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Crime Free Multi-Housing Program
Check the list of participating rental communities under the San Leandro Crime Free Multi-Housing Program.
Rental properties present a unique challenge for law enforcement. The typical Neighborhood Watch approach to residents in single family homes is not easily adapted to rental communities. In single family homes, owners generally have a large cash investment in the purchase of their home. This motivates owners to a greater concern about crime in their neighborhoods. With rising crime rates come lower property values.
An owner of a single family home might also be looking at a long term of residency. Typically, homeowners have a thirty-year mortgage for their property. Home is where they come each day and perhaps raises a family. There tends to be a lot of pride and ownership of their property. When crime problems begin to appear, owners are very likely to organize Neighborhood Watch activities to protect the long-term interests of their families.
In rental properties, the communities tend to be much more transient.
Most often, residents sign a six-month, nine-month, or a twelve-month lease for a rental property. In many cases, owners don't even require leases, and residency is based on a month-to-month agreement. This allows for an occupant to move very easily if they feel crime has reached a level they will not tolerate. It is easier to move away from crime than to confront it.
Implementation of the Program
The police have historically fought a losing battle with Neighborhood Watch in multi-family rental properties. In 1992, the City of Mesa in Arizona was faced with a difficult decision. To no longer offer Neighborhood Watch training in rental properties, or to develop a new concept for crime prevention in the rental communities.
The result was the Crime Free Multi-Housing Program implemented by Mesa, Arizona in July of 1992. This bold, new program had no precedent.
The program's concept was to take a multi-faceted approach to crime prevention. A unique coalition of police, property managers, property owners and residents of rental properties, the program was to be an on-going program with a three phase approach to address all of the opportunities of crime in rental property.
The program was designed to include a certification process, never before offered by a police department. The incentives of police issued signs, certificates, and advertising privileges provided immediate interest in the program.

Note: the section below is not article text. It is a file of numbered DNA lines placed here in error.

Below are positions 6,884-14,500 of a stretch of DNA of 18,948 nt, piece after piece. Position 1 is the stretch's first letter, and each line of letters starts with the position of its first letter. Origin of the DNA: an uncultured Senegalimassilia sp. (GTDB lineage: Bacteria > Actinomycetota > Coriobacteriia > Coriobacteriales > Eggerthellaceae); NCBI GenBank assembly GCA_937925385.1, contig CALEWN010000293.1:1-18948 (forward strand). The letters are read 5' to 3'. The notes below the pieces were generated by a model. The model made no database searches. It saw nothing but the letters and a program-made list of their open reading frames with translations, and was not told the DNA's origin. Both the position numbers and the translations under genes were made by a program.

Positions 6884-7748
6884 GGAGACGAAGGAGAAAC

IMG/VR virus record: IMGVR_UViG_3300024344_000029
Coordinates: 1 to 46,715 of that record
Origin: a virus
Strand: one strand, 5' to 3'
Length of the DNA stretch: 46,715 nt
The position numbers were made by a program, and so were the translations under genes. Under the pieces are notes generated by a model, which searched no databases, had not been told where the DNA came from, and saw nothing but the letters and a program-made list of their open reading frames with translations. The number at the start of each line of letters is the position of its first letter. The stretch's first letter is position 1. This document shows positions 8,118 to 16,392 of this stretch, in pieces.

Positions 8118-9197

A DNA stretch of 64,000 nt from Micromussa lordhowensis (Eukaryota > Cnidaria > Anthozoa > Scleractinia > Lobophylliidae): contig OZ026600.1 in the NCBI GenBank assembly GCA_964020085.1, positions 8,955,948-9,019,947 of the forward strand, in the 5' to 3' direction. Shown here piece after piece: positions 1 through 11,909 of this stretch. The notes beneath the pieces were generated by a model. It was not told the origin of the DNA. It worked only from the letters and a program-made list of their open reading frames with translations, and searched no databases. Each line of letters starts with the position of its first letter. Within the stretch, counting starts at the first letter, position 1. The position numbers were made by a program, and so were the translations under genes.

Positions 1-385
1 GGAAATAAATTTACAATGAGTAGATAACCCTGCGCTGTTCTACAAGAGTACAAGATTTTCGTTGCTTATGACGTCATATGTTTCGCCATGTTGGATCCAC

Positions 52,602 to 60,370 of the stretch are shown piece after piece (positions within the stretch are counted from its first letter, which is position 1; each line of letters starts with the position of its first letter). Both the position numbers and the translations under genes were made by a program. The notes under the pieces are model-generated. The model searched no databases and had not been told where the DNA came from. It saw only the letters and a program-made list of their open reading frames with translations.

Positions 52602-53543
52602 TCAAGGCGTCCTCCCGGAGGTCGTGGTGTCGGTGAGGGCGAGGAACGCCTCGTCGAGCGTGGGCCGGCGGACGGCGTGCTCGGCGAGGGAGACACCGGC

Crime Free Lease Addendum
The development of the Crime Free Lease Addendum proved to be the backbone of the Crime Free Multi-Housing Program. This addendum to the lease agreement lists specific criminal acts that, if committed on, or off, the property, will result in the immediate termination of the resident's lease.
Success of the Program
The Crime Free Multi-Housing Program achieved almost instant success.
In rental properties with the highest crime rates, the immediate results showed up to a 90% reduction in police calls for service. Even in the best properties reductions of 15% to 20% were not uncommon.
The Crime Free Multi-Housing Program began to spread nationally after the first year, and internationally after the second year. The Crime Free Multi-Housing Program has been a success all across the United States and Canada.
In the Summer of 2008, the San Leandro Police Department decided to implement the Crime Free Multi-Housing program for our 100 + Apartment Communities in San Leandro which will reach out to approximately 30,000 residents, nearly 1/3 of San Leandro's population.
Phases of the Program
Through the San Leandro Police Department, property managers can participate in a free education and certification program called the Crime Free Multi-Housing Program. This is a three-phase program that has been developed in an effort to reduce crime, enhance rental properties and increase property values throughout the city.
Landlords and property managers are invited to attend a free training on various aspects of effective property management. Topics discussed include applicant screening, rental agreements, ongoing property management, crime prevention through environmental design, warning signs of gang and drug activity, the role of the police, crisis resolution and housing assistance programs.
In Phase II, an on-site property review is conducted by Crime Prevention Specialists utilizing the tools of Crime Prevention Through Environmental Design (CPTED). The CPTED concept incorporates such issues as locks, lighting, landscaping and cleanliness of properties.
Phase III involves tenant crime prevention training. Properties with resident managers are required to hold an on-site apartment watch meeting that is conducted by a representative of the Police Department.